Explaining John Kerry’s Shellacking in Brazil (Estadao, Brazil)

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Why, given the apparently close relationship between the U.S. and Brazil, and even an upcoming state visit to the United States by President Dilma Rousseff, was Secretary of State Kerry so publicly and undiplomatically rebuked when he visited the country last week? This editorial from Brazil’s Estadao explains.

The Estadao editorial reads in part:

What led Chancellor Patriota, during an interview alongside Kerry, to go above and beyond any previous expression of protest about the extent of the NSA’s activities?

Brazil does not besmirch the imperatives of security after the outrage of September 11, in the name of which Washington adopted policies that came to violate international treaties to which it is a signatory, and which disregard the individual rights enshrined in its Constitution. However, the fact that Brasilia has signed off on these policies – as Kerry highlighted – does not make them any more legitimate. The “land of the free” remains a democracy, but one that is under observation.

In reference to Brazil’s once infamous National Information Service, a feature of the 1964 dictatorship, General Golbery do Couto e Silva confessed to having “created a monster.” What can be said, then, of the monumental U.S. intelligence apparatus, with its extravagant and unaccountable resources and the decisions of its generals, which have been shielded from public scrutiny? Marx used to repeat a phrase by Roman poet and playwright Publius Terentius Afer (185 – 159 BC): “I consider nothing that is human alien to me.” When an organ of one of the world’s most powerful states acts as if that were its motto, there are no limits to what it is capable of perpetrating.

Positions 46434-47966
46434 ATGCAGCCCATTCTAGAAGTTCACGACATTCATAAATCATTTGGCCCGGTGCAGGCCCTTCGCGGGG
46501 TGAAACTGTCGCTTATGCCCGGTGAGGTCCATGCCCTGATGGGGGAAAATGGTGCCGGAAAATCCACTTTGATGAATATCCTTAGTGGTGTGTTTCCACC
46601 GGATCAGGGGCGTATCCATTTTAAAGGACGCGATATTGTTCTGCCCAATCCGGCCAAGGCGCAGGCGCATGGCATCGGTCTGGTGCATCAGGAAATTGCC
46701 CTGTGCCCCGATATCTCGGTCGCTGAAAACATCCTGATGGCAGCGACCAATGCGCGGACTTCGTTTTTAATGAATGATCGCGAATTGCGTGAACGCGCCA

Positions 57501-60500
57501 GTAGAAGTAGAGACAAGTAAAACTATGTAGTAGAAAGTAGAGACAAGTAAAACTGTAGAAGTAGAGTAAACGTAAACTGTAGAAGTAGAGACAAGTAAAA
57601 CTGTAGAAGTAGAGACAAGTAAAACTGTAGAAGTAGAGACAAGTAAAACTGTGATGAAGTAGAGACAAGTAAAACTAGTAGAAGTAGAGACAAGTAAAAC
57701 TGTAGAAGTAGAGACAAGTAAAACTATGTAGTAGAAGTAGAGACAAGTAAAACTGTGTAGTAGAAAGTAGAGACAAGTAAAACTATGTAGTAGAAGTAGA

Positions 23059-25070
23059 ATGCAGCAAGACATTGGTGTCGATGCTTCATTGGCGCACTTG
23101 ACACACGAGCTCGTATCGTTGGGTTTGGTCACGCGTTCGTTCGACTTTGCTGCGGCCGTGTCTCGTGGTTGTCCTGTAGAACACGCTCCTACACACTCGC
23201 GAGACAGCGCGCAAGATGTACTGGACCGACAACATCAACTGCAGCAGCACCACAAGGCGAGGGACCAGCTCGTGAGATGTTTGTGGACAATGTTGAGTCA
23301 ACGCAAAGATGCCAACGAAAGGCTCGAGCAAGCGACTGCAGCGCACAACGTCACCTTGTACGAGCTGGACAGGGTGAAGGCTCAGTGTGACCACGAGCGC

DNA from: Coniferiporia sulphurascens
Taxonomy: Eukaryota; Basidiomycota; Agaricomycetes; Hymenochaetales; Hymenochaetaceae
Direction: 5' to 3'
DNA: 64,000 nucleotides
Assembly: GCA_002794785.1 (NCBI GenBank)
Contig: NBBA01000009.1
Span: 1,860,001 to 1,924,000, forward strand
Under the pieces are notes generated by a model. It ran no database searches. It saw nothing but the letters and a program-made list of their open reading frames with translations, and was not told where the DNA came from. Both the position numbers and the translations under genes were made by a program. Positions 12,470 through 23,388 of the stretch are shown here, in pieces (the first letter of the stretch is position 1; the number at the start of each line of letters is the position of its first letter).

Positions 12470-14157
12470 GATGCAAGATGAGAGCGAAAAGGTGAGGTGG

In connection with all this, yesterday we also posted an article from Brazil’s O Globo headlined, David Miranda’s Detention Makes Plain the ‘Threat to Democracy’, which examines the question, how far has Great Britain, the cradle of modern parliamentary democracy, where the Magna Carta was written, fallen? Columnist Pedro Doria examines the detention of Rio resident David Miranda, who also happens to be the husband of Guardian reporter Glenn Greenwald:

Brazil does not besmirch the imperatives of security after the outrage of September 11, in the name of which Washington adopted policies that came to violate international treaties to which it is a signatory, and which disregard the individual rights enshrined in its Constitution. However, the fact that Brasilia has signed off on these policies – as Kerry highlighted – does not make them any more legitimate. The “land of the free” remains a democracy, but one that is under observation.

Liberty was born in the West. It is a cultural invention of ours. Freedom from state oppression began in 1215, in England precisely, when a group of barons imposed on King John the Magna Carta – a document that removed his Majesty‚Äôs right to impose, among other things, arbitrary arrest. The American Revolution, which created the first modern democracy already packed with liberal Enlightenment thinkers, is a direct descendent of that English document. And it was precisely on English soil that on Sunday, David was detained because the British government wanted to send a message. According to The Guardian, the U.S. had been informed that the detention would occur. It isn’t clear whether there was any encouragement.

In the United Kingdom, the press reacted with indignation. Snowden may have committed a crime. Greenwald, however, is a reporter, i.e.: the messenger. According to legislation in a good majority of – if not all – democracies, Greenwald committed no crime. His husband, who didn’t even participate in the interview, much less so. The Cuban government pressures family members to threaten those it pursues. The Chinese government does the same. Now we can put Britain’s government on that list.

READ ON IN ENGLISH OR PORTUGUESE, OR READ MORE TRANSLATED and English-language foreign press coverage as the NSA surveillance story continues to unfold at Worldmeets.US, your most trusted translator and aggregator of foreign news and views about our nation.

Author: WILLIAM KERN (Worldmeets.US)

Founder and Managing Editor of Worldmeets.US

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